How Cybercriminals Get Your Password (and What You Can Do About It)
You may have heard strong passwords are the best defense against cybercriminals. But why do they need to be so complicated? And how do cybercriminals use weak passwords to access accounts?
Keep reading to see some of the most common ways cybercriminals get your passwords and how you can fight back.
A brute force attack is one of the simplest and most common ways a hacker accesses accounts. This method uses computer programs to try variations of usernames and passwords until they get access. These programs enter random combinations of digits or a list of words to breach whatever accounts they can find. They start with the most common passwords, including “123456” and “password.”
How to Fight Back: Cybercriminals using this method are looking for the low-hanging fruit: users who use basic passwords that are easy to guess. Security experts recommend using complicated, unique passwords for all accounts.
You may notice that some websites will lock you out of an account after several unsuccessful attempts. This could be annoying in the moment, but it means the website owner has defensive measures in place against brute force attacks.
Credential stuffing attacks use stolen credentials to access accounts on other platforms. For example, a hacker may buy a list of stolen usernames and passwords off the internet, then try those credentials on popular websites.
How to Fight Back: It may feel silly to use a new password for every account, but security experts recommend the practice. If you reuse passwords and usernames on different platforms, it only takes one data breach to access all your accounts.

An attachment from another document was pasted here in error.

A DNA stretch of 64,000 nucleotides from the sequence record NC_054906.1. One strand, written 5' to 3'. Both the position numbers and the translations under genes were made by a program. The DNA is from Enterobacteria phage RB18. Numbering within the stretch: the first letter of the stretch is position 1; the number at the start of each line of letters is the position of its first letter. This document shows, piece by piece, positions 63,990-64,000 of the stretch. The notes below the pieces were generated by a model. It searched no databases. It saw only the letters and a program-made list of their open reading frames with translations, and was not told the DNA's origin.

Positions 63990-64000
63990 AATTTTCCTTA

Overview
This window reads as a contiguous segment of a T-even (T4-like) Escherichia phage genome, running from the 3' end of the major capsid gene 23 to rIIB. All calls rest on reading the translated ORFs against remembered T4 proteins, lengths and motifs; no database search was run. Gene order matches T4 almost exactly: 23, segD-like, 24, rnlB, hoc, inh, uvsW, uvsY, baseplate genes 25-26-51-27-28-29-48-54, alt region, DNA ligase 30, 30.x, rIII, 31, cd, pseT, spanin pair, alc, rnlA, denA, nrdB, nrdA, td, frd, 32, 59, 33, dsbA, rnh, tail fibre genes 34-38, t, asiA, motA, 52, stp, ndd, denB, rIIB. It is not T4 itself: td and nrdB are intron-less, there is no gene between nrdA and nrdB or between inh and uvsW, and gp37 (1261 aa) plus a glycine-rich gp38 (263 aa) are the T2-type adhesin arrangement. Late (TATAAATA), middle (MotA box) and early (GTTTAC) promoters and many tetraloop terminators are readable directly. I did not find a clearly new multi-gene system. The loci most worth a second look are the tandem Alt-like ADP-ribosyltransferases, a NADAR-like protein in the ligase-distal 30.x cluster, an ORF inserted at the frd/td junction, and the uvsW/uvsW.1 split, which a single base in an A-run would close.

Even if you think your password is safe, you may not know it leaked until it’s too late. You can check if you have any compromised accounts by entering your email at https://haveibeenpwned.com/.
Phishing attacks convince users to hand their credentials over to hackers. It may seem ridiculous that someone would hand over their password, but cybercriminals are smart. Someone might pose as a business you trust or a person you know. Unless you’re careful, the fakes can be hard to tell apart.
Along with convincing fakes, phishing attackers will use scare tactics to get you to act before you think. They may say you need to take action now to avoid losing your account or threaten to make you pay a fee.
How to Fight Back: Protect your sensitive information by making sure you:
- Never share your password with anyone, even if they claim to work for an organization you trust.
- Never enter your password on a website you don’t recognize.
- Always double-check the website address at the top of your web browser before entering passwords or sensitive information. If it doesn’t match the website's name exactly, it could be a fake version created for a phishing attack.
These are only some of the most common ways cybercriminals steal passwords. If you’re not sure about the passwords you’re using, check out our Keeping Your Accounts Secure With Strong Passwords article.